This is the first time I've fished this river. The lower waters are controlled by the Manx Game Fishers and so not available to me. However, above their water in Colby Glen is a lovely stretch of the Colby River. It is reported that there is a sea trout run in the river.
Quite narrow with steep banks in places I fished without my waders from the glen path that runs along the side. In some places it runs both sides of the river which is great for left and right handed anglers and gives the choice to fish upstream or down stream without having to employ a backhand cast. Definitely a bonus. Next time I will bring waders though, because some of the gullies were unfishable without getting in there where the action is. However, there was plenty of accessible water to go at without the waders.
Casting was reasonable with the mature trees not crowding the water and giving ample room to throw a line.
I decided I'd start at the bottom and fish upstream with nymphs and dries. Unfortunately half way down to the bottom a dog was jumping in and out of the river and had muddied the crystal clear waters. This disturbance extended all the way to the bottom of the glen. Not totally opaque, but not the crystal clear waters above the dogs antics.
I started fishing in the murky waters, which started to clear as I fished. Obviously the dog had moved on and the mud was dispersing. This is one of the reasons I prefer to fish upstream. Any disturbance I cause is not telegraphed all the way downstream, potentially putting fish off.
In a 4 foot deep pool (above) I flicked my sakasa kebari with a pale partridge hackle into the fall and it was sucked down deep into the pool. The new hi-vis fluorocarbon is a treat to cast. Much more accurate than the co-polymer I was using and so much easier to see. A couple of seconds and the line straightened. Fish on!
Not the biggest fish in the world, but even in the silted water they were still hungry enough to have a snap at the fly.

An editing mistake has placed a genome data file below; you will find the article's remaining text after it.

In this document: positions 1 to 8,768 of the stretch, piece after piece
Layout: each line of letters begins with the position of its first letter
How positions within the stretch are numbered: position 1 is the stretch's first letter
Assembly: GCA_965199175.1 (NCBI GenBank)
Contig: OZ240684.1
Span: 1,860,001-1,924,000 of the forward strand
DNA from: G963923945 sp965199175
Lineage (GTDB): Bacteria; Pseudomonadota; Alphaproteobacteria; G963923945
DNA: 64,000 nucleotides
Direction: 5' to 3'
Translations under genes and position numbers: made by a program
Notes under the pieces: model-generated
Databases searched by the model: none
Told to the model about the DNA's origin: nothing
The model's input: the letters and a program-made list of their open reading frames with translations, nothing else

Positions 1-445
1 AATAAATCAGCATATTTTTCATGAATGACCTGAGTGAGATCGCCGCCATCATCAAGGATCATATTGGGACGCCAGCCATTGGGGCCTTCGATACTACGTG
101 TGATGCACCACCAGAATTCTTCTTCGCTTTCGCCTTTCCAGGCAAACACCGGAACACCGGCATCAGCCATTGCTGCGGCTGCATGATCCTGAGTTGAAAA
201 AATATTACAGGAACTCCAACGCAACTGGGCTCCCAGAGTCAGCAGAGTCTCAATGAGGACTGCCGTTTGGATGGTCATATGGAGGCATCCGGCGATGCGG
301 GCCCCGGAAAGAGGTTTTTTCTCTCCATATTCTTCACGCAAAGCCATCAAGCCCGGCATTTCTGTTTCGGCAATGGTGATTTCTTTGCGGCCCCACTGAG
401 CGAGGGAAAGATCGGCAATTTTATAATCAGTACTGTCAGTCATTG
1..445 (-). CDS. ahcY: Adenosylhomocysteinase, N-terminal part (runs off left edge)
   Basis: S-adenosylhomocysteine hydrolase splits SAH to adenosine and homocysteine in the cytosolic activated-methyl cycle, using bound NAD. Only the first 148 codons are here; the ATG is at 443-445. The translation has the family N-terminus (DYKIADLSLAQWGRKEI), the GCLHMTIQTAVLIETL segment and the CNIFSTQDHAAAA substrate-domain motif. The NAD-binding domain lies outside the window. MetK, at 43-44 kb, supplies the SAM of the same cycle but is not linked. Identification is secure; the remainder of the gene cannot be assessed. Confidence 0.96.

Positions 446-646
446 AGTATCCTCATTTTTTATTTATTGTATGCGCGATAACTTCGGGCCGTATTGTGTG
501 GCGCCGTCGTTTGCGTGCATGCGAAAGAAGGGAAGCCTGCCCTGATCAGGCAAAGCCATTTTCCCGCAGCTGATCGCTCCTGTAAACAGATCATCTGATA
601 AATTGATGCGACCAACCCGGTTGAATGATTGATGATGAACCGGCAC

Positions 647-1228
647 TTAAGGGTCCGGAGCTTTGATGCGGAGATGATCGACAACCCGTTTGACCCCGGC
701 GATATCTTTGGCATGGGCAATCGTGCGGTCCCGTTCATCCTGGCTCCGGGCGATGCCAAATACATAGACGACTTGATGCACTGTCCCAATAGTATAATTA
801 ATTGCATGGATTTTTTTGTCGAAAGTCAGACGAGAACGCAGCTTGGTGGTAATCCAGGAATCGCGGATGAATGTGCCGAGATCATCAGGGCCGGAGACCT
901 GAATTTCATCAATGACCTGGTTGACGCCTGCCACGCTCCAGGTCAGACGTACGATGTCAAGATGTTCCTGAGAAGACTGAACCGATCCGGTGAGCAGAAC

Once above the disturbance I could see fish lined up in the deeper runs but it was difficult to get an angle on them without being in the river. I missed a few when I tried drifting a dry over their heads from upstream. I was careful to tracking the fly with the rod tip keeping the line off the water and minimise the drag on the fly. The #3 line was the right choice for the day even though there was an intermittent breeze downstream with caused the occasional difficulty.
Time was getting short and after a brief conversation with another dog walker who said her boys used to enjoy hours fishing in the top pool and waterfall for trout I decided I better go and have a look.
What a corking pool. Casting was easy to the fish rising near the waterfall. First cast with a dry, the water boiled and I missed it. Second cast to the same spot. A greedy little trout grabbed it.
Okay, I guess I better show you the pool.
Stunning isn't it?
There was another fish steadily rising at the big rock in the right of the picture. Casting the fly accurately wasn't a problem and it only drifted a few centimeters before the rising fish grabbed it. A much better fish, it dived deep and tried to get under the rock. My rod easily steered it back to the hand for it's photo call.
You can see the hi-vis fluorocarbon in the background of this picture. It didn't seem to put the fish off at all, which was a worry.
Overall I really enjoyed my hour and a half in the Glen and I hardly touched most of it. I am sure with more time I could of had a lot more fish.
I'll be back again!
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